While the camel has long been known as the “ ship of the desert” for its ability to withstand the harsh conditions and the punishing heat and thirst that they bring, it is also renowned in Arab history for its legacy as a racing animal.
Camel racing competitions have been held across Oman for centuries and continue to be an integral part of the country’s tradition and social fabric to this day.
“This is a popular sport where camels compete at speeds of up to 64 kilometres per hour on tracks specially built for this kind of race. Races take place regularly,” said the Ministry of Tourism. “Camels, have played a vital role in the region over thousands of years, impacting all aspects of daily desert life. Besides being a means of travel, food and shelter, camels are also used for entertaining, celebrating and competing in festivals and special events.”
“The sport is greatly similar to horse racing,” added the ministry. “Camel racing is an authentic Arab sport, famous especially among the Arabian Peninsula Arabs. Camel racing has evolved into an official and professional race that includes racetracks, specialised farms for raising camels and running intensive training programmes, as well as using new technologies.”
In Oman, a National Camel Race Festival is held every year, traditionally during the cooler months from September to March. It is organised by the Royal Camel Corps and the Ministry of Tourism, in collaboration with the Ministry of Sports Affairs and the Oman Camel Racing Federation.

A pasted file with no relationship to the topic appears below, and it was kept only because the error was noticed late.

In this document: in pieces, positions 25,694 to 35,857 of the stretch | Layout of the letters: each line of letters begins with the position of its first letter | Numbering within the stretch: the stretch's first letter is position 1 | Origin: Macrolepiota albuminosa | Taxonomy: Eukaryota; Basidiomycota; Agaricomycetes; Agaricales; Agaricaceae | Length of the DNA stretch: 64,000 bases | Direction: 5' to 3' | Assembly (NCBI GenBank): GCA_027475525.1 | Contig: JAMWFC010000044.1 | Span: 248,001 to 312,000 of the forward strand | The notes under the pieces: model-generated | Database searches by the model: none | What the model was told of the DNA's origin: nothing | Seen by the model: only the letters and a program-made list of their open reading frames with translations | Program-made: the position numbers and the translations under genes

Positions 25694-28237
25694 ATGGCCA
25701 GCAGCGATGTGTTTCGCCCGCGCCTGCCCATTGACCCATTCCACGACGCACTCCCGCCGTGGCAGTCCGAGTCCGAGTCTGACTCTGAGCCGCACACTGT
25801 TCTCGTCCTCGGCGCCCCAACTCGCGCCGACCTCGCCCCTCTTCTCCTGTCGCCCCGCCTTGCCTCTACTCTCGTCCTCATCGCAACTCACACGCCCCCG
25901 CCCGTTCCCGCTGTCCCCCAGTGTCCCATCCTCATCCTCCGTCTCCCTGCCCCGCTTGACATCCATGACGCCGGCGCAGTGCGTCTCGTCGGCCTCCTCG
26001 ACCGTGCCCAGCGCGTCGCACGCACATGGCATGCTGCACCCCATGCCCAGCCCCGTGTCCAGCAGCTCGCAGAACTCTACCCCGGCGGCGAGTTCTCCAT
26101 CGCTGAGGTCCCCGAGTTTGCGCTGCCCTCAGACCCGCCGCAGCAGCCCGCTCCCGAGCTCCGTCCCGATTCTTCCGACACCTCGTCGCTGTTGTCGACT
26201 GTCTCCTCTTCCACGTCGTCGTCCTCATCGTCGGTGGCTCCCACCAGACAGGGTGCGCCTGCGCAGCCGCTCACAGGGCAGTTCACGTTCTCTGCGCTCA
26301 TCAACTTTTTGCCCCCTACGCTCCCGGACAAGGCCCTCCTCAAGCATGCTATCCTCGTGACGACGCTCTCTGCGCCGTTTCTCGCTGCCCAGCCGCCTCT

Camel races are quite the spectacle, and often draw crowds from all over the Sultanate. The sight of a jockey and his mount working as one towards a finishing line that seems at the same time so close, yet so far, provides an indescribable thrill and an almost mystical sense of magic that is just not possible to replicate in the modern world.
“Camel racing is the sport of running camels at speed, with a rider astride, over a predetermined course,” says the Encyclopaedia Britannica. “The sport is generally limited to running the dromedary –whose name is derived from the Greek “dromad”, a runner, rather than the Bactrian camel.”
“On the Arabian Peninsula, the native habitat of the dromedary, it can be traced to at least the 7th century CE,” added the encyclopaedia. “Although traditionally overshadowed by horse racing in that region—the peninsula is home to the Arabian horse—the racing of camels was long a folk sport practiced by the local population at social gatherings and festivals.”